The Hero of Time stared at me in wide-eyed wonder. Just the reaction I knew to expect. Like anyone who's never known a reason to lie, he wore his heart on his sleeve with no way to protect it. All I had to do to break him was weave my story according to his expressions.My fierce smile widened, baring all my teeth, and I almost felt fire dancing in my red eyes. "You have no idea what I'm talking about, do you? That's too bad, because I heard all about you in Kakariko when some drunk in the tavern insisted I sit and share a drink with him. He swore at the sight of me that me looked just like your father, and from there he spilled the entire story over two mugs of ale." I shook my head, eyes downcast. "The Goddesses only know where your father picked up your mother, but once he found her, he—"
"—That's a lie!" the hero interrupted. He leapt to his feet and drove at me fiercely, holding his sword at arm length. I sidestepped him without even needing to think about it. "That is a damned lie!" he spat. "No man like that could be my father!"
"Once your mother gave birth, she left you to die in the forest in order to spare herself the shame of having a child out of wedlock," I went on, ignoring him. All his protests died away in the choking silence of the room, just as I knew they would. "But I suppose she was doing you a favor, since your father would have killed you to save himself that same dishonor. Yet, without even knowing your father, you still grew up to act so much like him. I know you remember all those times when you caught yourself daydreaming about how wonderful it would be to see the ones who teased you—especially that Mido—writhing on the ground, drenched in their own warm blood. You thirsted for it in the late hours of the night, cold and alone."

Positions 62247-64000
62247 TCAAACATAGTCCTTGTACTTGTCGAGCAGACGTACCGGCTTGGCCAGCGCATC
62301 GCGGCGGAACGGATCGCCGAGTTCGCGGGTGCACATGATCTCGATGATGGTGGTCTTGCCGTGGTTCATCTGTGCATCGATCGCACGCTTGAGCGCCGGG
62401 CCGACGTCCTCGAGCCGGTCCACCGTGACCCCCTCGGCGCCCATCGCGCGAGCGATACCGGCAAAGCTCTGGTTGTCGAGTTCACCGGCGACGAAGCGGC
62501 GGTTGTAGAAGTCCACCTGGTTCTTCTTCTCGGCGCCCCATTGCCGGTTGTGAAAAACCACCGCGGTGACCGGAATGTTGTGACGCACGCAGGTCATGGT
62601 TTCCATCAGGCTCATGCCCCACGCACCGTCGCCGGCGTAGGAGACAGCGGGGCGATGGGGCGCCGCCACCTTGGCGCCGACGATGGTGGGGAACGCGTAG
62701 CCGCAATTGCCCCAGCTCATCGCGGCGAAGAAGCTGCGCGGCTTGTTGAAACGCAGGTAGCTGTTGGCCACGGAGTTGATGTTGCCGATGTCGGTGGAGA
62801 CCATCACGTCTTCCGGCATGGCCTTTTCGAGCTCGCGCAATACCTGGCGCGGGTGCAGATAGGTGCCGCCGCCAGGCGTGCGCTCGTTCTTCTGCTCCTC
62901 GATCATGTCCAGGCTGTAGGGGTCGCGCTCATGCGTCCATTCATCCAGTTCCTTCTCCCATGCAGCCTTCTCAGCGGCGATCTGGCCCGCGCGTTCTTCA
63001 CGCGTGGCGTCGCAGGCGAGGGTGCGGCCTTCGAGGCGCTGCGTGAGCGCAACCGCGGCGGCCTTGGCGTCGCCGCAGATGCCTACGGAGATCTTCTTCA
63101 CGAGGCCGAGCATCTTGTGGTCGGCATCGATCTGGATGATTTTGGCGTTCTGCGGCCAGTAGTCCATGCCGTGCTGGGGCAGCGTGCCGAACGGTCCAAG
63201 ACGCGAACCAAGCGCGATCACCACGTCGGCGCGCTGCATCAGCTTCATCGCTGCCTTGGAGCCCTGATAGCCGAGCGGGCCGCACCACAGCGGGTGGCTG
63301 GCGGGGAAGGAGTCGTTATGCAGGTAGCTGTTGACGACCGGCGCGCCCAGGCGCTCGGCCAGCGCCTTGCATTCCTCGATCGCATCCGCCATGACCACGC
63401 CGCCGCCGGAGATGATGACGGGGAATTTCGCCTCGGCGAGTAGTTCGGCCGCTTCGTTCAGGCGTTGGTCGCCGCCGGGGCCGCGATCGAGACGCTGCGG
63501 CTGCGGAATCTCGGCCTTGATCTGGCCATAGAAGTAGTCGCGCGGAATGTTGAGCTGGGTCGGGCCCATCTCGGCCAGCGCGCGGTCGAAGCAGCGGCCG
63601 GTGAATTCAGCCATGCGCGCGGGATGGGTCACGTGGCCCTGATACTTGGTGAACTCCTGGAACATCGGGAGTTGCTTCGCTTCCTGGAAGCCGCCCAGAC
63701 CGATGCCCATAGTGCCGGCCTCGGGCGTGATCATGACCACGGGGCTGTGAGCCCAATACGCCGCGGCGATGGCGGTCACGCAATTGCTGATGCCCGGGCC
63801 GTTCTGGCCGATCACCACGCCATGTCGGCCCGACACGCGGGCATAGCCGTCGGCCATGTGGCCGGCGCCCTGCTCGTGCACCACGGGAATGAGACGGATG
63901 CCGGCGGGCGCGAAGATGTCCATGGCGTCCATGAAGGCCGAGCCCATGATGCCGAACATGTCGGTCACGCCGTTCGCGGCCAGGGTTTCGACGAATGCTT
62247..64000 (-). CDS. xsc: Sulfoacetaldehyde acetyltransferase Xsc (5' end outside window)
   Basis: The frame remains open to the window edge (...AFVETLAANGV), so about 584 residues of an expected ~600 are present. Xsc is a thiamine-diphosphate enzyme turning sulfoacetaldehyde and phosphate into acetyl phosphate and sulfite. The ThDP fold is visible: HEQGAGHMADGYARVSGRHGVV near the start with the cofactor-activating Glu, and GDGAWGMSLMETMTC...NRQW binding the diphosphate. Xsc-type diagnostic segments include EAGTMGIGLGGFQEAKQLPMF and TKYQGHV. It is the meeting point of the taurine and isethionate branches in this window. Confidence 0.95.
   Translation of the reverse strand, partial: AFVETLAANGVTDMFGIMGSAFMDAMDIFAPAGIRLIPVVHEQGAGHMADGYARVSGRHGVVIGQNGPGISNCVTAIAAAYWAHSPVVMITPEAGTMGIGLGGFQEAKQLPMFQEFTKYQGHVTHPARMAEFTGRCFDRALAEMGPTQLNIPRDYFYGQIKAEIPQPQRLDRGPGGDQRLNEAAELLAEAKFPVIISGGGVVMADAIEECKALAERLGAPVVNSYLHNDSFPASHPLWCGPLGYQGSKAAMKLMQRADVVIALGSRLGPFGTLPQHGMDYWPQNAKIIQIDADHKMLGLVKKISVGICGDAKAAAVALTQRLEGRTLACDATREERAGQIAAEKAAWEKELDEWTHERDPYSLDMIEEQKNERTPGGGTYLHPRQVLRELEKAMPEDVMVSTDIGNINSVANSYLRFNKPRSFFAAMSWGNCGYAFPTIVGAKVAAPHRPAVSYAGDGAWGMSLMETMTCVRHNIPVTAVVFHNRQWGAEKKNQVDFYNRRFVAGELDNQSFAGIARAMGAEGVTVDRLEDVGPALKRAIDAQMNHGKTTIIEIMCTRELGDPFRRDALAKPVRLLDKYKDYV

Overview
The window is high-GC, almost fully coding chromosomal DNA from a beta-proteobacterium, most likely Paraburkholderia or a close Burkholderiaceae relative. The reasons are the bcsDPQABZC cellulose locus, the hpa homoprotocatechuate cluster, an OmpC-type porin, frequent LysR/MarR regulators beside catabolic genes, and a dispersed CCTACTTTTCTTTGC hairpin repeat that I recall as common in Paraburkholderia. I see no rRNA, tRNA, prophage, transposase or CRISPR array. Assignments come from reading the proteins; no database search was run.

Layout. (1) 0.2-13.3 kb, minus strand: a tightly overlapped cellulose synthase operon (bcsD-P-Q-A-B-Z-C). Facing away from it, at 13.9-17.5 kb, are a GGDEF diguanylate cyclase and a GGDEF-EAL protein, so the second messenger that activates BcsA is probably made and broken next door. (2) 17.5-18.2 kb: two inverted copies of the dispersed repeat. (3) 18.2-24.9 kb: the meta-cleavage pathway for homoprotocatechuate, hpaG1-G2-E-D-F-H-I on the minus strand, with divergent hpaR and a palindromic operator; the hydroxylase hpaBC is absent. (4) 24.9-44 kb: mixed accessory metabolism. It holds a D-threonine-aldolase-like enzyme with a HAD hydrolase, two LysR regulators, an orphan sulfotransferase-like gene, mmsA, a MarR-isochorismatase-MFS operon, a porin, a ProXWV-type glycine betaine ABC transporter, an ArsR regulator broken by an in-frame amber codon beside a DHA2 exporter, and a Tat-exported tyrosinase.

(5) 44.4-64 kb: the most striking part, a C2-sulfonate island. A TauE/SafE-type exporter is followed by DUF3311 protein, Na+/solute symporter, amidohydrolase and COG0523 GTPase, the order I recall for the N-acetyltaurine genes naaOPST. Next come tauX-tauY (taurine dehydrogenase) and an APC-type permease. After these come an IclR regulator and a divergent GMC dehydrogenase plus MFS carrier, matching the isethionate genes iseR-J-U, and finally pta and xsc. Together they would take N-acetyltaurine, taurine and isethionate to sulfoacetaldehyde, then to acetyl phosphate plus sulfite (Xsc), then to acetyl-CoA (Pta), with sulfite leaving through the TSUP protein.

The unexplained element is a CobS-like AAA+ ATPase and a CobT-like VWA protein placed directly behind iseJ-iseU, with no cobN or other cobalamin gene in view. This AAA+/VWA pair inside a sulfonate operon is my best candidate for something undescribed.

The Hero of Time stared down at the water through glazed eyes. He shivered, but whether it was from the cold air blowing over his wet clothes or the effect of my words, I couldn't tell. I didn't know if he was even listening to me anymore, but it didn't matter either way. His sword lay in the water next to him, its clean blade shimmering. We both stood very still now, completely off guard, swords abandoned and shields down. The fight was forgotten.
"You still thirst." I broke the silence after a long moment. I watched him flinch at the sound of my voice. I closed my eyes and dropped my sword in the water. I knew what the Hero of Time would do the moment I finished speaking. Though I knew it was coming and could block the blow, I knew the fury he would put into subsequent ones would eventually overpower me anyway. I had seen it before.